“She came in, sat down on the bed and said, ‘I hear you in here trying to sing. Just open your mouth!’” Foster told Pollstar. “She was really the first person that just made me feel good about that. She said, ‘You are a beautiful creature and you have a beautiful voice.’ She was the first person who really got on me about that.”
Foster grew up in a family immersed in gospel and blues. She also grew up with a nearly debilitating shyness that manifested itself as a stutter.
“It was horrendous for me to stand up in front of people and even think about opening up my mouth,” she said. “I was so shy I would go into this stutter thing sometimes as a kid, so it was embarrassing for me on top of that. But through music, I found my way of being open and making people feel good.”
She’s not afraid to sing for an audience anymore. Foster recently capped a set at the New Orleans Jazz & Heritage Festival by winning the Blues Foundation award May 6 for best contemporary female blues artist. Earlier this year, she was up for a Grammy Award nomination for best contemporary blues album for her sixth release, The Truth According to Ruthie Foster.
“I’m so grateful that I’m still able to keep doing this and every time a new CD is ready to come out, it’s like starting fresh again,” Foster said. “I’m always changing, too, like anybody. And I get to record all this growth that I’m experiencing.”
Foster’s career took some sideways turns from those early bedroom tape recordings with her soft voice and guitar given to her by her father.
“I did know early on that music was going to be a huge part of my life, or at least hoped it would be,” Foster said. “And my mom supported me learning to play that guitar. But she also told me early on that if you’re going to learn it, you’ve got to practice and be the best at what you’re going to do.”
She took music classes at a Texas community college and played gigs around Waco. Then, almost inexplicably, she joined the Navy.
“I grew up in a small town. A lot of people in the Navy grew up in these tiny towns and it’s their ticket out. I was ready to spread my wings and take off,” Foster explained. She was stationed in San Diego, where she worked on helicopters. Eventually, she decided to audition for the Navy band and was accepted into its elite Commodores unit and shipped off to Norfolk, Va., where she learned composition, arrangement and more discipline.
And along the way, she learned the importance of saying “yes.”
“I got out and started singing in the Charleston, S.C., area because that’s where I’d last been stationed. Just working on the beach and downtown in a jazz band. I was working at a recording studio as a secretary, or gofer, whatever they needed,” Foster said. “I got into this thing where I just said ‘yes’ to everything that came my way. I just said, ‘Yes. I’ll try that. Sure.’ That’s my advice to anyone trying to make it. Say yes.”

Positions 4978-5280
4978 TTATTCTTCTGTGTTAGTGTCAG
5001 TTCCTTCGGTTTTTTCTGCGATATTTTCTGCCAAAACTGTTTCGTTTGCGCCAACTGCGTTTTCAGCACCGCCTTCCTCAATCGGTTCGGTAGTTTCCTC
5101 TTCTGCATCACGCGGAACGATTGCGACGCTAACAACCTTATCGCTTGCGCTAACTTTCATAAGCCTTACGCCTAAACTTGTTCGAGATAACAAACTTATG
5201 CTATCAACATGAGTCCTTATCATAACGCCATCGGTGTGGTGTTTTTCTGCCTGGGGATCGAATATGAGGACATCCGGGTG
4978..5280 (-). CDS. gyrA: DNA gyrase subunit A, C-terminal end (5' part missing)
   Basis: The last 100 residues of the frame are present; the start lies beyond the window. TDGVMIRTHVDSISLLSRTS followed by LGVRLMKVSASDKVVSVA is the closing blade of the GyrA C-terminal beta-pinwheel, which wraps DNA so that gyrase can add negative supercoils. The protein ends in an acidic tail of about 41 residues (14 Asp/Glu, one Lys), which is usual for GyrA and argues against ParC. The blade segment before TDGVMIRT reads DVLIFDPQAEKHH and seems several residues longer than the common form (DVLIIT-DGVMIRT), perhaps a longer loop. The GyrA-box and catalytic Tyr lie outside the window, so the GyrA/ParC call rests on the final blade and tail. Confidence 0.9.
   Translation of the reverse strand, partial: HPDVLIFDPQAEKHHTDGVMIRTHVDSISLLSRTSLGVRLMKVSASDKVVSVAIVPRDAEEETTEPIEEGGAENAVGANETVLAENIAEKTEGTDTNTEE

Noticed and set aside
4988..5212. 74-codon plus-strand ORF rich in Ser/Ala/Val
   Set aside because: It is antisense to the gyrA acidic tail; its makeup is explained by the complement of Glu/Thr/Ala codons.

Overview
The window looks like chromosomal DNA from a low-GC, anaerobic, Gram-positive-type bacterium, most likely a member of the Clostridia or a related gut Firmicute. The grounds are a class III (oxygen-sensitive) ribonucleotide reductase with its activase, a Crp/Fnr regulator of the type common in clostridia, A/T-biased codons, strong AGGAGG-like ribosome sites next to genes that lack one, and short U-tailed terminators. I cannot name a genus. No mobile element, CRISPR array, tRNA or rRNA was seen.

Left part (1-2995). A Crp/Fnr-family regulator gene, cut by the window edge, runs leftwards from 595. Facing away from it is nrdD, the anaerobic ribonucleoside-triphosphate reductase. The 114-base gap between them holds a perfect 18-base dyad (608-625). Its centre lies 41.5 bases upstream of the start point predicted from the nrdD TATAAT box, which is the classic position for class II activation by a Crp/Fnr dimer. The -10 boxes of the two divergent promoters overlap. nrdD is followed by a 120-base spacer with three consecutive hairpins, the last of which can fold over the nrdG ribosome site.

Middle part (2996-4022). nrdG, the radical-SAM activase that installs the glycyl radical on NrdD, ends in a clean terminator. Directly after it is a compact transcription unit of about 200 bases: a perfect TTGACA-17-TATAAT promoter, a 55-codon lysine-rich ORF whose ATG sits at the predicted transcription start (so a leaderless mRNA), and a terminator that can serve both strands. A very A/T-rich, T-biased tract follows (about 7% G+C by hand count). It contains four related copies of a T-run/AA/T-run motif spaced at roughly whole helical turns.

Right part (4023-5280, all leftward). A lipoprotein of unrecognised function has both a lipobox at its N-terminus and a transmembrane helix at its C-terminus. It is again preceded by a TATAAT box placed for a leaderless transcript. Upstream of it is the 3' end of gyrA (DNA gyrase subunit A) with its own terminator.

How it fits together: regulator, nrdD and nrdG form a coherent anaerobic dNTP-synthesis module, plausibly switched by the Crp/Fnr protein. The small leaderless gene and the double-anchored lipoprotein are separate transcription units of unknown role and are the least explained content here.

She said yes to marriage, and yes to a recording contract with Atlantic and yes to a move to New York, where she sang in clubs and honed her writing. Then her mother took ill and she said yes to coming home to West Texas.
“I’m really happy I did that, too. I’m all about family. Coming back home was not a question. I left New York and I left a marriage in that process,” she said.
Eventually, she found her way back to a full-time music career. Or perhaps it found her “while I was sipping a margarita in the sun on the San Antonio Riverwalk.” She began touring small clubs and coffeehouses. Other musicians, including Eric Bibb, Tommy Castro and Marcia Ball guitarist Pat Boyack, became fans and began talking her up.
The Rosebud Agency’s Mike Kappus and Tom Gold, who became her responsible agent, went to see her in a tiny room in San Francisco in 2007. They were sold, even though Rosebud wasn’t actively seeking clients at the time. She then took some time to find the right manager, choosing Blind Ambition Management and founder Charles Driebe.
“I was just knocked out,” Kappus said of hearing Foster for the first time. “There’s nobody like her. These days, you think about the golden era of Mahalia Jackson, or a young Aretha Franklin or a Sam Cooke; she is somebody we should recognize now because it is her time and she is in her prime. There’s nobody like that right now carrying that passion and delivery.”
Kappus said the advantage of keeping a smaller roster is the attention his staff can give to artists. But it also means credibility, and Rosebud has been able to open doors that might have been closed to Foster.
“She’s so great it’s just a matter of getting her in front of audiences who appreciate that,” Kappus said. “She just continues to build. It’s passionate music of such quality. It’s not a matter of doing everything right now while the iron is hot. This is building a long-term career with no letup whatsoever.”
And while Foster’s iron is hot, she’s quick to acknowledge the mentors in her life from Mahalia to her mother. “You know what you’ve done to get through the fire,” she said. “It’s a spiritual kinship, knowing that we’re all standing here. And these are the women who you feel like you stand with and who built that bridge for you so that you can walk across there.”